US of A
To be quite honest, I’m spoilt for choice today, on football finance stories to mull over. What with Rangers omission from the SPL etc.
However, I want to reflect on the happenings at Manchester United, perhaps coincidentally this American Day of Independence. Today actually means more to me as it’s my Father-in-Law’s birthday, Necati Kur (pictured). Those of you that know me or read my posts are aware of my contractual allegiance to the FC United of Manchester rather than its ‘big brother’. This team formed in reaction to dissatisfaction with the affairs surrounding the American businessmen, ‘The Glazers’’ takeover.
Late last night, and so mainly aired today, ‘Man U’ announced that it would seek to raise circa $60M via the New York Stock Exchange.
MUST (Manchester United Supporters Trust) has commented: “Until we have more detail it is impossible to say with certainty what this will mean for Manchester United or its supporters. However, from the initial information we have it appears that the new A shares on offer will be inferior to the Glazers’ own B shares as they will carry only 1/10 of the voting rights. Furthermore the preliminary filing appears to indicate they will not be paying dividends either. So a minority shareholding with inferior voting rights and no dividends is going to severely impact on the attraction to both financial and supporter investors. However if it turns out that the vast majority of the proceeds are used to pay off the debt that is certainly something MUST would welcome and entirely vindicates our longstanding position that their debt was damaging our club.”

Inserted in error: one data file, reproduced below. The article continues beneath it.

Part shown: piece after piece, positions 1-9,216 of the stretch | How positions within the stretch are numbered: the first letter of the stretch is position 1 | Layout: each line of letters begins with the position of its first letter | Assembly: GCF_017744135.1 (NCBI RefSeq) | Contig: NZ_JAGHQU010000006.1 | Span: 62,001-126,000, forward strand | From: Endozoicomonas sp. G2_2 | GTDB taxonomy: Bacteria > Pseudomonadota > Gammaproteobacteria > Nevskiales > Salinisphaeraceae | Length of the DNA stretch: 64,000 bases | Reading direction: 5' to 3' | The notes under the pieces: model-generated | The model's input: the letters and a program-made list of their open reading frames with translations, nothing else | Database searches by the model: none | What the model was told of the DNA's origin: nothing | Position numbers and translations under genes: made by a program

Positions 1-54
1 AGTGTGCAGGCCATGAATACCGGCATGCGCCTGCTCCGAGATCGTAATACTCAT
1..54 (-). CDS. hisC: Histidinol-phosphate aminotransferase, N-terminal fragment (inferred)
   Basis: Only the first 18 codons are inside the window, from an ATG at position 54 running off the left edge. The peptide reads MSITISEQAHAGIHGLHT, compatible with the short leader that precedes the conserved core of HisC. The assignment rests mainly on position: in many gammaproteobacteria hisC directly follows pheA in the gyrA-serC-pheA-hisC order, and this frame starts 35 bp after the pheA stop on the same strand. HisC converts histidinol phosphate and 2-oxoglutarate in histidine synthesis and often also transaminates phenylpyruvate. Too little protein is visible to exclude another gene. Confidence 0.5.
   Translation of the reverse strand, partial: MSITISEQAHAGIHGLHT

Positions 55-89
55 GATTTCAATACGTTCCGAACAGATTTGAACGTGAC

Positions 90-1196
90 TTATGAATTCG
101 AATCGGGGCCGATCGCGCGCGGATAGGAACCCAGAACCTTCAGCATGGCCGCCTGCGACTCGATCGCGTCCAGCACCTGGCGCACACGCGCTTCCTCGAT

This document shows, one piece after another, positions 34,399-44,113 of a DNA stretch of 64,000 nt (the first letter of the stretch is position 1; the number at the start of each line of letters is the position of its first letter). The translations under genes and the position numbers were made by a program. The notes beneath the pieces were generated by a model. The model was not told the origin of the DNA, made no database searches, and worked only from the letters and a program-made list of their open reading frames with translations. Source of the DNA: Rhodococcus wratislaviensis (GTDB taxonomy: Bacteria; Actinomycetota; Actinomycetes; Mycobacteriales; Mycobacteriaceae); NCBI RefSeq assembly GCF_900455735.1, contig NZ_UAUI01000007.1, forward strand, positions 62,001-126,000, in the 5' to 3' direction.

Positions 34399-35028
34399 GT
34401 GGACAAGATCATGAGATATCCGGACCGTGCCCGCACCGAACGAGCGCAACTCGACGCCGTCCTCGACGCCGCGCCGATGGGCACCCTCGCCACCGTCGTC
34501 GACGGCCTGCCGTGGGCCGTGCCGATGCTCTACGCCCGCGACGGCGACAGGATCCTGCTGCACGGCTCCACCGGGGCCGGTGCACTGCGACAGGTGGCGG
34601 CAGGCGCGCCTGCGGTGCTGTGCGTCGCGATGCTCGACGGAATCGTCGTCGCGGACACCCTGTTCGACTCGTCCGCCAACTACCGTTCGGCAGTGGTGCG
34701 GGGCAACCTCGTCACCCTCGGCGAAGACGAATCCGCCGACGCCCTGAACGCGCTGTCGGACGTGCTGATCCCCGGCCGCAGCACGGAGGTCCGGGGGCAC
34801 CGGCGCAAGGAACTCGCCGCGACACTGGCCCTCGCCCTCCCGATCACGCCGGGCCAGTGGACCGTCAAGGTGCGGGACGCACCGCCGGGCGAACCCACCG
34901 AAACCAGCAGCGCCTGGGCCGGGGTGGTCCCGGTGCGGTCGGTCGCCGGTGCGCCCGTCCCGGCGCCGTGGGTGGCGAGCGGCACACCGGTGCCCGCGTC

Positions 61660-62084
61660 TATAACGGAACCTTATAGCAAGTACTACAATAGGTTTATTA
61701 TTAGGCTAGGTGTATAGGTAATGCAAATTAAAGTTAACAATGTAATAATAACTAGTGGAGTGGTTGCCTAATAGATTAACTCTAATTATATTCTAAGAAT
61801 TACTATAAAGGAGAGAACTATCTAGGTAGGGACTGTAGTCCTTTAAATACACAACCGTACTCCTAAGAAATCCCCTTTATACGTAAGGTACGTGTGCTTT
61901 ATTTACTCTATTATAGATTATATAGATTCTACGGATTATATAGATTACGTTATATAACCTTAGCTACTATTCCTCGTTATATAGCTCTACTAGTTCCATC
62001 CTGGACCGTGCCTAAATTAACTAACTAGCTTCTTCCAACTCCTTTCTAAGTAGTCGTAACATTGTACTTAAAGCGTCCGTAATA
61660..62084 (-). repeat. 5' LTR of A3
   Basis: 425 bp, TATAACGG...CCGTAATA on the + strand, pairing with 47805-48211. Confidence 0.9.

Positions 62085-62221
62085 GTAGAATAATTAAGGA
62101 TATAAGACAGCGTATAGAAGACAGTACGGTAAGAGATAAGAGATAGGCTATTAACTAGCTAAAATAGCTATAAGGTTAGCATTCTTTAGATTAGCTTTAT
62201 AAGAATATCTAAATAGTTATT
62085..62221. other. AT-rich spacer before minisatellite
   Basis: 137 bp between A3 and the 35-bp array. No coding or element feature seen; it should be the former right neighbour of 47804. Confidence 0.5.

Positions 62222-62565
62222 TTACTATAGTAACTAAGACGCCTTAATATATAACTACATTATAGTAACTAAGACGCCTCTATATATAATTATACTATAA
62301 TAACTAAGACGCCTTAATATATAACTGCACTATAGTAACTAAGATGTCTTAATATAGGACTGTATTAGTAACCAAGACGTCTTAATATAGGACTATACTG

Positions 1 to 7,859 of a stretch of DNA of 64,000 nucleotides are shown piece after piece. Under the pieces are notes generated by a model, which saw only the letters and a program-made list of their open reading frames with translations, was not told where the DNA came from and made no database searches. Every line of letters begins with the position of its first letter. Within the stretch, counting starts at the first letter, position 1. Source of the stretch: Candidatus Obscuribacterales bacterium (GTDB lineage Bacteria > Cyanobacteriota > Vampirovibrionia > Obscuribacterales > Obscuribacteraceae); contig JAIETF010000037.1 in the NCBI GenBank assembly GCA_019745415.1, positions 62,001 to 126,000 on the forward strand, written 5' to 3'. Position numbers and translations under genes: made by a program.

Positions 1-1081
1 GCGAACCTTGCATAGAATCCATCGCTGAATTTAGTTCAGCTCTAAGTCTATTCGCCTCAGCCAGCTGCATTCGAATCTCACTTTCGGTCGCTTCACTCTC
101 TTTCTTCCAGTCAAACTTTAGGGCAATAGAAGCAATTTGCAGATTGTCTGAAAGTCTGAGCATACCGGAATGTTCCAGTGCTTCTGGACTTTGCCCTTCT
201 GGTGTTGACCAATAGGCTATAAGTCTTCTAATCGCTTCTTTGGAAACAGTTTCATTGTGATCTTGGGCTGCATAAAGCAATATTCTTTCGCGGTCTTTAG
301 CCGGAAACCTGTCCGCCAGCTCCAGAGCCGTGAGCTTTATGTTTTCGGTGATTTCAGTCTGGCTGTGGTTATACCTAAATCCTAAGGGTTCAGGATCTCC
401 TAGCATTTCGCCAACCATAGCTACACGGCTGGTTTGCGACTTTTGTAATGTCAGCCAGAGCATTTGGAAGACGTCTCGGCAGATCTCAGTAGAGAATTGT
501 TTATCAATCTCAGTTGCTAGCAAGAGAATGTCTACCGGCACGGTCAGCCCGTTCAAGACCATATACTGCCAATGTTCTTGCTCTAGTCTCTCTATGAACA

The Barclays Premier League’s Club filed documents with the United States Government’s Securities and Exchange Commission yesterday. Man U would use the money raised from the flotation to reduce its substantial (some might argue unsustainable) debts.
This latest tactical move by The Glazer’s hierarchy, is hot on the heels of the $1Bn (£640M) flotation tried last year via Singapore’s equivalent stock market. The plug was pulled on that due to the volatility of the World’s economy.
The BBC reported that: “The Glazers borrowed large sums of money to buy the Club and the interest payments on this debt are onerous. In 2010, the owners converted these loans into a bond in order to reduce the interest, but analysts say the share sale demonstrates how the club remains weighed down by its heavy debts, despite its huge global fan base and promotional and marketing efforts. The Club currently owes £423M”.
Playing financial-football with a global brand?